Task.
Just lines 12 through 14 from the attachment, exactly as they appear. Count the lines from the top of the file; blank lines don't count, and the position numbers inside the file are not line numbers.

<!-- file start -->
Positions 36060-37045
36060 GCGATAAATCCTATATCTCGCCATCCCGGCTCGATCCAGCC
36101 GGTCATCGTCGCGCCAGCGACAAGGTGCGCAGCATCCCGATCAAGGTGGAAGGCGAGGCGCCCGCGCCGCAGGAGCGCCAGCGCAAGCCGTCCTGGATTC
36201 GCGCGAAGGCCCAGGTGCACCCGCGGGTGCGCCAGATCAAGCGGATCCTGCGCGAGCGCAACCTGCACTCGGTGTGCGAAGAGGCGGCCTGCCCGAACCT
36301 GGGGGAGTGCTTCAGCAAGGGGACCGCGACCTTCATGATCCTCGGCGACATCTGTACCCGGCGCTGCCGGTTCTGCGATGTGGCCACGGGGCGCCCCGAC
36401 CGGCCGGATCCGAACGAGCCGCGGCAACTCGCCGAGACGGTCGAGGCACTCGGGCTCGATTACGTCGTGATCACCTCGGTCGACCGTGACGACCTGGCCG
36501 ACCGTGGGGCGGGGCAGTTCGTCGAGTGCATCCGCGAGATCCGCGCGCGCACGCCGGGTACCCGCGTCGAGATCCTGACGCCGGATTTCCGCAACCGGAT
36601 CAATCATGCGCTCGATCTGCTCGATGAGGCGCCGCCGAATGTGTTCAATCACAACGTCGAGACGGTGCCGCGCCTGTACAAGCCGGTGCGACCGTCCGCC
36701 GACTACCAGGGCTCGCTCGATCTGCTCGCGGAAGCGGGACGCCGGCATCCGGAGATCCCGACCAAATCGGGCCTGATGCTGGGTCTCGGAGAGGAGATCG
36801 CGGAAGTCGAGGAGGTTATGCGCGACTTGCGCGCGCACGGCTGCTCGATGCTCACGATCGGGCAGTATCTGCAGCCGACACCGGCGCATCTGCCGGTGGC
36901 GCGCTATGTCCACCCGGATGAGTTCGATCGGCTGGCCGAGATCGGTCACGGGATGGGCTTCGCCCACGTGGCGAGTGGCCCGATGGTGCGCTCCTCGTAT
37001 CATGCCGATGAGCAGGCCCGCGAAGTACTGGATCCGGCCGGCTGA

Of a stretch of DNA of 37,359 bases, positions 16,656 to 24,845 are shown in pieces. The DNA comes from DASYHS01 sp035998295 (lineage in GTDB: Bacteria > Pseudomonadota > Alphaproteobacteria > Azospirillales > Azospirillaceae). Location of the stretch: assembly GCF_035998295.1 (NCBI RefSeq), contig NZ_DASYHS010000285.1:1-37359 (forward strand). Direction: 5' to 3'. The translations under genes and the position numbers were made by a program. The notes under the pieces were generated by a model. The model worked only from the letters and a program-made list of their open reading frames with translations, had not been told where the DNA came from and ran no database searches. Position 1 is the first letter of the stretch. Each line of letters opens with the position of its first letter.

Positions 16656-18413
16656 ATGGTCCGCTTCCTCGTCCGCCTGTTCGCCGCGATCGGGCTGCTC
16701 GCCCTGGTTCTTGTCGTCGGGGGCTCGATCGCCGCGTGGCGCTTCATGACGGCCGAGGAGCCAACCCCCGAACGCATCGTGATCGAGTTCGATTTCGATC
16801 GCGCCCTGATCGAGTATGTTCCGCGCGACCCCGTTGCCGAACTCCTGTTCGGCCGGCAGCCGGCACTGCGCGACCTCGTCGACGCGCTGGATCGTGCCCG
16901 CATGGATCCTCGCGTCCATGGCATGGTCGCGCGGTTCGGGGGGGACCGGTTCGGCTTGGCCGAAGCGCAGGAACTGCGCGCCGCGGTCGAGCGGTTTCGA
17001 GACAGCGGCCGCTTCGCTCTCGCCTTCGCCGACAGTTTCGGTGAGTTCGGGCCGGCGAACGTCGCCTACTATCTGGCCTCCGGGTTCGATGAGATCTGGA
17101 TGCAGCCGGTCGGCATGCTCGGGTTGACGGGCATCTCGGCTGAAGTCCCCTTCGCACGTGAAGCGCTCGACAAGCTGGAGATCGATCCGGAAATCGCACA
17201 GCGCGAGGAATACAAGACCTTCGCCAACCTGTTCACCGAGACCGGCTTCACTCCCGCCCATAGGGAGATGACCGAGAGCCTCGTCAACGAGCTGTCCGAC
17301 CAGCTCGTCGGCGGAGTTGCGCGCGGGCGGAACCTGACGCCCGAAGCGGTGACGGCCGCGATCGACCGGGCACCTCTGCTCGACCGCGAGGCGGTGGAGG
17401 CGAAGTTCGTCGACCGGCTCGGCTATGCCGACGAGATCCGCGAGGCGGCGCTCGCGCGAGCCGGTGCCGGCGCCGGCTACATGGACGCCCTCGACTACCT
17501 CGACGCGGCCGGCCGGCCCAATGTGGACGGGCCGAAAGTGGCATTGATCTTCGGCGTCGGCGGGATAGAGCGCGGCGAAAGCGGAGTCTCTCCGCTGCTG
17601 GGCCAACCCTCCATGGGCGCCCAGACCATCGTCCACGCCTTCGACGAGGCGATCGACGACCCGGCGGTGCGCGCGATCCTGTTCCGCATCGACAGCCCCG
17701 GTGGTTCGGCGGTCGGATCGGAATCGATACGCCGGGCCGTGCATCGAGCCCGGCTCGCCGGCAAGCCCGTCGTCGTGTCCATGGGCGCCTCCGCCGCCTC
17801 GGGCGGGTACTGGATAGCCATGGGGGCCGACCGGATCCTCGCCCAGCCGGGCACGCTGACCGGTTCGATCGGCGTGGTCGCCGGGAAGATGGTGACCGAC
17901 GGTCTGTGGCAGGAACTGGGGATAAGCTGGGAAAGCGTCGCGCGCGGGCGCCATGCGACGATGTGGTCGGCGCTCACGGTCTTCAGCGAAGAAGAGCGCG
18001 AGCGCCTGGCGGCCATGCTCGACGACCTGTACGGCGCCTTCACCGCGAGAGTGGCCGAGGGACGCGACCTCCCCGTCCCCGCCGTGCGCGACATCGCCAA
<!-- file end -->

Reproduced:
37001 CATGCCGATGAGCAGGCCCGCGAAGTACTGGATCCGGCCGGCTGA

Of a stretch of DNA of 37,359 bases, positions 16,656 to 24,845 are shown in pieces. The DNA comes from DASYHS01 sp035998295 (lineage in GTDB: Bacteria > Pseudomonadota > Alphaproteobacteria > Azospirillales > Azospirillaceae). Location of the stretch: assembly GCF_035998295.1 (NCBI RefSeq), contig NZ_DASYHS010000285.1:1-37359 (forward strand). Direction: 5' to 3'. The translations under genes and the position numbers were made by a program. The notes under the pieces were generated by a model. The model worked only from the letters and a program-made list of their open reading frames with translations, had not been told where the DNA came from and ran no database searches. Position 1 is the first letter of the stretch. Each line of letters opens with the position of its first letter.

Positions 16656-18413